For now, let’s stick to the fundamentals and make sure we master calculating the area of more basic triangles.

Learn how to find the area of a triangle with DoodleMaths

DoodleMaths is an award-winning app that’s filled with thousands of questions and games exploring multiplication, division and more!

Designed by teachers, it creates each child a unique work programme tailored to their needs, doubling their progression with just 10 minutes of use a day. Try it for free!

Let’s practise together!

1. Imagine a triangle with a base of 6 units and a height of 4 units. Calculate its area.

Let’s go step-by-step to solve this problem:

1. Write down the formula you know.

Area = (base x height) ÷ 2

2. Plug in the values.

Area = (6 x 4) ÷ 2

3. Multiply.

Area = 24 ÷ 2

4. Divide.

Area = 12 square units

2. The base of a triangle is 10 units and the height is 8 units. Can you find its area?

Okay, let’s do it together!

1. Write down the formula.

Area = (base x height) ÷ 2

2. Plug in the values.

Area = (10 x 8) ÷ 2

3. Multiply.

Area = 80 ÷ 2

4. Divide.

Area = 40 square units

3. Picture a triangle with a base of 7 units and a height of 3 units. Then, calculate the area.

One more time to make sure we’ve got it!

1. Write down the formula.

Area = (base x height) ÷ 2

2. Plug in the values.

Area = (7 x 3) ÷ 2

3. Multiply.

Area = 21 ÷ 2

4. Divide.

Area = 10.5 square units

Ready to give it a go?

Now that we’ve run through a few practice problems together, it’s time for you to tackle a few on your own.

Feel free to scroll back to earlier in our article if you struggle to remember the formula for finding the area, or if you aren’t sure exactly how to apply it. And don’t get discouraged if things get difficult. Area can be a difficult thing to understand, so just keep practicing until you feel more comfortable.

The area is 36 square units.

The area is 42 square units.

The triangle has an area of 75 square units.

The area of this triangle is 20 square units.

The area is 36 square units

How did we get here?

1. First, let’s identify how our numbers fit into our area formula: Area = ½ (8 x 9)
2. Now, we can multiply 8 and 9 together: 8 x 9 = 72
3. Next, we need to multiply our product from step 2 (72) by ½ : 72 x ½ = 36
4. The area of the triangle is equal to 36 square units.

The area is 42 square units

How did we get here?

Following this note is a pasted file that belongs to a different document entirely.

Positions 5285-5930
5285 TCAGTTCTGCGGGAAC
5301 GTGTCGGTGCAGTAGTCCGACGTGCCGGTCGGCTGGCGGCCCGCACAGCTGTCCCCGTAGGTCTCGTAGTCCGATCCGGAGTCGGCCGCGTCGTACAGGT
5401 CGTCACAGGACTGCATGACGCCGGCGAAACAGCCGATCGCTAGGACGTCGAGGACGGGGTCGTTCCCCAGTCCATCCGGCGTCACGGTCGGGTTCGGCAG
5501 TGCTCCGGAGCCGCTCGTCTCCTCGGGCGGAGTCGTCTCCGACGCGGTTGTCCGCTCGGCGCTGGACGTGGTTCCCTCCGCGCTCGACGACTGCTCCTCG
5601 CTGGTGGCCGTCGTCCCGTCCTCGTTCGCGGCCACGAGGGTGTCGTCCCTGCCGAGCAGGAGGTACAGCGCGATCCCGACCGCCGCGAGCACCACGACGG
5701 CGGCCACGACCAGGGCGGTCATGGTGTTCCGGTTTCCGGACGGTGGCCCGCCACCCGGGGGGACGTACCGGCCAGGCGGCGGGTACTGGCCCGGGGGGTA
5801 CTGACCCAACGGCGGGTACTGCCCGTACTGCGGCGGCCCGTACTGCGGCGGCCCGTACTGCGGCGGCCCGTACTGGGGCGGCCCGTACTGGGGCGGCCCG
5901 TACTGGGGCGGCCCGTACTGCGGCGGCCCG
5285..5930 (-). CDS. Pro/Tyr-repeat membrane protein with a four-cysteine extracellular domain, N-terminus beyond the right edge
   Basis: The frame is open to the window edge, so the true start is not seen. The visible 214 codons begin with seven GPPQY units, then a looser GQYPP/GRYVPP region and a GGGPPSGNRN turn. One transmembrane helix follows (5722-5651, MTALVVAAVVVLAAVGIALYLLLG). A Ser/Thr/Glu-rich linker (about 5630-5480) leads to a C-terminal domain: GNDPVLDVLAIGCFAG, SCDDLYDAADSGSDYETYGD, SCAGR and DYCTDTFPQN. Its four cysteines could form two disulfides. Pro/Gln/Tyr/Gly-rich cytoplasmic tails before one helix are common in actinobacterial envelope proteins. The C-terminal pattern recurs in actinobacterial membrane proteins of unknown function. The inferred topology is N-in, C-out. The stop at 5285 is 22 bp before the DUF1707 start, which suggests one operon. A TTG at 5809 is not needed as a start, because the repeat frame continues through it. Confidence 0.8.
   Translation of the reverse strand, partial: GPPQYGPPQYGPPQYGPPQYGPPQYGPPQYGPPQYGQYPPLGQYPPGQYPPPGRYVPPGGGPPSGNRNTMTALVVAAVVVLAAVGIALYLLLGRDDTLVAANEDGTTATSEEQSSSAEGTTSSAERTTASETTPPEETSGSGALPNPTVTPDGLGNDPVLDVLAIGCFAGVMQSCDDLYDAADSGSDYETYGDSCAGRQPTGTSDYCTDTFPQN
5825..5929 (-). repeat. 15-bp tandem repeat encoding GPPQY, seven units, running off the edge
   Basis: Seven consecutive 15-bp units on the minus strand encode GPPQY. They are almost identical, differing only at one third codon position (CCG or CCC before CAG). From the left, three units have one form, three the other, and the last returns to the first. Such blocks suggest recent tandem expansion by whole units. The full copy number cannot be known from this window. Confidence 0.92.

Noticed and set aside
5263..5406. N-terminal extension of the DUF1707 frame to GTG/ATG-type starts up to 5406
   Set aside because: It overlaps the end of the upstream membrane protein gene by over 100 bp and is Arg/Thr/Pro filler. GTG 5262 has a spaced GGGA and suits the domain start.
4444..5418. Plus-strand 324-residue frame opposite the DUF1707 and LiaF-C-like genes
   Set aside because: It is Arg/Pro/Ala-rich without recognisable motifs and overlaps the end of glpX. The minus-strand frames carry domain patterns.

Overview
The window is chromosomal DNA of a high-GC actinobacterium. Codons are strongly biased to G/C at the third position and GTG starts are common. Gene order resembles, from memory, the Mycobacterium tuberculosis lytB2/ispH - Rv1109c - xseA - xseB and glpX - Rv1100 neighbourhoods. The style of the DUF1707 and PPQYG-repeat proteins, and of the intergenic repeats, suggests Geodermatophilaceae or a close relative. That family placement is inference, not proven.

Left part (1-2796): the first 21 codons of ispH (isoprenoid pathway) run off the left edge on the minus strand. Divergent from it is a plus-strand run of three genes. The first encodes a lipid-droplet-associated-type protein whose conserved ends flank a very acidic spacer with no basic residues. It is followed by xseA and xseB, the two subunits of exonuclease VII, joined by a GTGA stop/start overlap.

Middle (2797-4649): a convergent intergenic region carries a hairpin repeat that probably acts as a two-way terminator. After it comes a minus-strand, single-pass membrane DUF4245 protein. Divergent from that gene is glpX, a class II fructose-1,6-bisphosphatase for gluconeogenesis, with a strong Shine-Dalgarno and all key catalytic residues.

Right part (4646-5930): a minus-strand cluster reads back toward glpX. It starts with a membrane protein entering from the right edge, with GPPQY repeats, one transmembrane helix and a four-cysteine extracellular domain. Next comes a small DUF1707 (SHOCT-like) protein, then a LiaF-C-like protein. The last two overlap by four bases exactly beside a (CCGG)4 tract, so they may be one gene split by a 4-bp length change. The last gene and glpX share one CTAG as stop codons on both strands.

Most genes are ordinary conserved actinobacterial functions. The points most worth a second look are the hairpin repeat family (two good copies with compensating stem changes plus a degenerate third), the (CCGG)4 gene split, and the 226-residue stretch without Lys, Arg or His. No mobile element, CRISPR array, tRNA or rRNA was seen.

1. Write our formula down: Area = ½ (12 x 7)
2. Now we multiply: 12 x 7 = 84
3. Now we multiply 84 by ½ (in other words, divide 84 by 2).
4. 84 x ½ = 42
5. The area of the triangle is 42 square units

The triangle has an area of 75 square units.

How did we get here?

1. Write out our formula: Area = ½ (15 x 10)
2. Multiply 15 by 10: 15 x 10 = 150
3. Now multiply 150 by ½ : 150 x ½ = 75
4. Area = 75 square units

The area of this triangle is 20 square units.

How did we get here?

1. Write out the formula: Area = ½ (5 x 8)
2. Multiply the factors within the parentheses: (5 x 8) = 40
3. Multiply 40 by ½ : 40 x ½  = 20
4. Area = 20 square units

FAQs about the area of a triangle formula

We understand that diving into new information can sometimes be overwhelming, and questions often arise. That’s why we’ve meticulously crafted these FAQs, based on real questions from students and parents. We’ve got you covered!

The area of a triangle is the space enclosed within the three sides of any basic triangular shape. Calculating the area tells us just how much space these polygons take up, which is helpful when trying to understand how to apply them to world problems and other real world situations.

The area of a triangle relies on knowing the measurements for both the base of the triangle, and its height. Once you know both of these values, you can multiply them together, and then multiply that product by ½ . The result of that equation provides you with the area. As you learn higher levels of maths, you’ll begin to apply other formulas for finding the areas of more advanced kinds of triangles.

We can use the same formula we use to calculate the area to find both the base and height. However, we need to already know the value of the area and the value of either the base or the height if we’re going to the counterpart. For example, if the area and base are both known, this means we can solve for the height. If the area and height are known, we can solve for the base. All we need to do is use our original area formula.

Triangles are a fundamental part of how we construct our environment, both physically and virtually. They are an exceptionally strong kind of shape, making them the perfect foundation for constructing anything from skyscrapers to bridges. They’re perhaps the most important unit of building.

Lesson credits

Taylor Hartley

Taylor Hartley is an author and an English teacher. When she's not writing, you can find her on the rowing machine or lost in a good novel.

Jill Padfield has 7 years of experience teaching mathematics. She is currently working as a Business Analyst, working to improve services for Veterans while earning a masters degree in business administration.

Taylor Hartley

Taylor Hartley is an author and an English teacher. When she's not writing, you can find her on the rowing machine or lost in a good novel.

Jill Padfield has 7 years of experience teaching mathematics. She is currently working as a Business Analyst, working to improve services for Veterans while earning a masters degree in business administration.